It looks like telemental and addiction counseling telehealth sites are routinely sending patient information to media ad platforms–Google, Facebook (Meta), TikTok, Microsoft, Snapchat, Bing, Pinterest, and Twitter–to serve ads back to patients. Four Senators sent letters this week to three telehealth companies treating patients: Monument (alcohol addiction), Workit Health (opioid and alcohol), and Cerebral (ADHD and other mental health). The letters questioned the use of ad trackers (pixels) such as Meta Pixel that collect information from telehealth sites and then use the information to send users targeted ads based on that information. Except that this is not about curtains or shoes, but medical treatment.
- 49 of 50 websites shared user/patient tracking data to advertising platforms. This captured data as routine as URLs and IPs, and as extensive as name, email, phone, questionnaire answers, when users created accounts, and cart behavior, such as a prescription medication or treatment plan.
- 35 were found by the study to have trackers sending individually identifying information to at least one media platform that included names, email addresses, and phone numbers
- 25 had at least one tracker that indicated when users added prescription drugs and other items to their cart or when they checked out with a subscription for a treatment plan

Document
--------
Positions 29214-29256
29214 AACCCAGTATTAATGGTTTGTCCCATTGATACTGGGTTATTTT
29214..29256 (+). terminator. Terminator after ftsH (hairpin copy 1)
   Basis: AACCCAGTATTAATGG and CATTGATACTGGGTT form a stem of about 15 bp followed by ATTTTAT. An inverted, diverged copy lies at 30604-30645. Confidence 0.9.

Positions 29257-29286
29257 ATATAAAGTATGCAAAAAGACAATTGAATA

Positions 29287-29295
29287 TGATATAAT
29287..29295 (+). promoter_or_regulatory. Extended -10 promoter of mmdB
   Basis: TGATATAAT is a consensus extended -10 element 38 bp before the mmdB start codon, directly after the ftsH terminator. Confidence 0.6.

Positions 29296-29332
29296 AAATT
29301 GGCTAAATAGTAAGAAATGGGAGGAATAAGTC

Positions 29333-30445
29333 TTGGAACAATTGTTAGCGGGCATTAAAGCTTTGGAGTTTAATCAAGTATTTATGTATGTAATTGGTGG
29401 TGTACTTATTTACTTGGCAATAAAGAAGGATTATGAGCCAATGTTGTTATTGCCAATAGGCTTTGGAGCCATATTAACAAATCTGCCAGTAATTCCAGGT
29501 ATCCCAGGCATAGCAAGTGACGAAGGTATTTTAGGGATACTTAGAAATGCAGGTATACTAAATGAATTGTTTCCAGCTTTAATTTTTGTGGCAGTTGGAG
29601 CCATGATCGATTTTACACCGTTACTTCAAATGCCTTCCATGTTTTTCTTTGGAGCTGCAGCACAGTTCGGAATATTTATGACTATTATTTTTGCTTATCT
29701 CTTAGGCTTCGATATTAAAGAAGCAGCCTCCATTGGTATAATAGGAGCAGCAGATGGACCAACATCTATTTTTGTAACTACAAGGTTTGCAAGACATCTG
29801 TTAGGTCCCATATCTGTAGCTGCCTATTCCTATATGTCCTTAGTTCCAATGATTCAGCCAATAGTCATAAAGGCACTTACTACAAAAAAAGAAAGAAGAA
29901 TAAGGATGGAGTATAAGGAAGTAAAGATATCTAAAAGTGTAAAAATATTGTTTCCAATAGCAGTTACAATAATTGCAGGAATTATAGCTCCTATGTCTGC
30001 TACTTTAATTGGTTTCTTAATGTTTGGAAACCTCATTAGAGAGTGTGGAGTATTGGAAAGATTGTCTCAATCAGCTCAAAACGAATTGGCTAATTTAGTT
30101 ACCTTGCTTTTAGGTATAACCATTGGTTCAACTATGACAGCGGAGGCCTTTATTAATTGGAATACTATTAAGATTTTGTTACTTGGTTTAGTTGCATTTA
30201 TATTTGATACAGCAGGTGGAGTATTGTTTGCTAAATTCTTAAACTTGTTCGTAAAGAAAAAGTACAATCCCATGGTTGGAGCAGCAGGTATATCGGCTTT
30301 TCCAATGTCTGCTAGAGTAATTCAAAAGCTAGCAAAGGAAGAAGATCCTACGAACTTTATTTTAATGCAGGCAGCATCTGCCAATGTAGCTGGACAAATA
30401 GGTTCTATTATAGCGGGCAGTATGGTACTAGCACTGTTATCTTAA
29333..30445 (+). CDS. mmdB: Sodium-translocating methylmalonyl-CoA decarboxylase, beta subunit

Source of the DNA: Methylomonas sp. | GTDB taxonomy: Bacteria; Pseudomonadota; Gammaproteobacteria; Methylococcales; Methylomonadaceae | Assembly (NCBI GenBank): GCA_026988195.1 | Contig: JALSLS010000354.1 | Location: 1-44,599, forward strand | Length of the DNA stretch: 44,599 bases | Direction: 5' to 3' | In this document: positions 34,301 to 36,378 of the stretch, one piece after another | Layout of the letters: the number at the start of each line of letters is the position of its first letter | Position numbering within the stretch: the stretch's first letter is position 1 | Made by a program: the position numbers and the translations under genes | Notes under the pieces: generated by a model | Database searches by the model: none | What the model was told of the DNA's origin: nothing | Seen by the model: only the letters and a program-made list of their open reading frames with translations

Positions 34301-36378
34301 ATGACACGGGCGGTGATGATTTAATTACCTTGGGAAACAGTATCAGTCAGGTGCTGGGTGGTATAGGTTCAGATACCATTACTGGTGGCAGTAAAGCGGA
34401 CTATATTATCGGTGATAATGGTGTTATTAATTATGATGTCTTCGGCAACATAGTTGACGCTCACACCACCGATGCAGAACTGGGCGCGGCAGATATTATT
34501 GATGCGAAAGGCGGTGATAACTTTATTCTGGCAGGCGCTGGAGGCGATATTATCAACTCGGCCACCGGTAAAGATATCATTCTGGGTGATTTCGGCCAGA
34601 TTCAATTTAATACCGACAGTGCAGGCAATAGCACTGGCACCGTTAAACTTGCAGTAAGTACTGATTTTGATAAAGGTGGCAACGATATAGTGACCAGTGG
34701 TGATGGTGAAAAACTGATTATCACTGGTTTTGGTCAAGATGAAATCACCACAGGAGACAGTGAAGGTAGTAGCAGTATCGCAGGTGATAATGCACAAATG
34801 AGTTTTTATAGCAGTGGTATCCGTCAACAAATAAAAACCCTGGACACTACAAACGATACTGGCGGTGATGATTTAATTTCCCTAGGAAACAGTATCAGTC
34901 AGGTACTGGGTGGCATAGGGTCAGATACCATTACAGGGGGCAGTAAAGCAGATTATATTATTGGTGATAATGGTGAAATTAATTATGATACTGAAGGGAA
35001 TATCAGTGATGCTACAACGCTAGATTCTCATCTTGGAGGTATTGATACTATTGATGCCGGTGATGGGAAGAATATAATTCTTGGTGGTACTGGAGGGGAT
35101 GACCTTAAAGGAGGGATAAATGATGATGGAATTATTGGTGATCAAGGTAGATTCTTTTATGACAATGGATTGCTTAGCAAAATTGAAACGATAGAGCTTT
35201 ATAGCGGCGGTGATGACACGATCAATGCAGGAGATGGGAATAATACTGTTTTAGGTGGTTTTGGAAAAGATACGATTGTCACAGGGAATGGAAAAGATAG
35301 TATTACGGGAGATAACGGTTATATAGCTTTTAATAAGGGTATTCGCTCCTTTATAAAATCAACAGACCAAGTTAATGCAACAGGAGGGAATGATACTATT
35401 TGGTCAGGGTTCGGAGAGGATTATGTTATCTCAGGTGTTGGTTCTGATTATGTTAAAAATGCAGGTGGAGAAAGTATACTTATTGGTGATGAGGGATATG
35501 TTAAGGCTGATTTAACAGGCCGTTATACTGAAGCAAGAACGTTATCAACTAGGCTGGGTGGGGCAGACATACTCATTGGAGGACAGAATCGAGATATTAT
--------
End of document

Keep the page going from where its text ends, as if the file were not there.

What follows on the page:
- 13 had at least one tracker that collected patients’ answers to medical questions
Ad trackers then send that information to platforms, which then serve targeted ads back to the telehealth companies’ users and patients. For the telehealth companies, the data is monetized. Because ads are served, there is a revenue stream back to the telehealth companies.
From the senators’ letter: “This data is extremely personal, and it can be used to target advertisements for services that may be unnecessary or potentially harmful physically, psychologically, or emotionally.” Markup/STAT
Users may well assume that because the telehealth companies eventually connect them to a provider covered by HIPAA, or sends them a prescription from a provider, such as migraine treatment, that their data is protected along the entire journey. That assumption has now been demonstrated to be incorrect. This included major, heavily advertised DTC providers such as Lemonaid, Keeps, Hims & Hers, Talkspace, and Roman (Ro). Many of them are now examining their pixel policies.
The December article linked above has all 50 companies and what information they found was sent to ad platforms. The only website that did not was Amazon Clinic–brand new and of course not wanting to share their information outside of Amazon.
This follows on the FTC’s still to be approved by a Federal court, but apparently successful $1.5 million action against med discounter GoodRx using the never-used-before Health Breach Notification Rule, enacted in 2009 [TTA 3 Feb].
Why this is significant: first, the FTC action using an old rule, followed by the senators targeting three prominent (and in Cerebral’s case, beleaguered) telehealth companies, and the red meat documentation provided by The Markup/STAT study provide grounds for endless follow-up by not only Congress, but also private and public (DOJ) litigation. Stay tuned.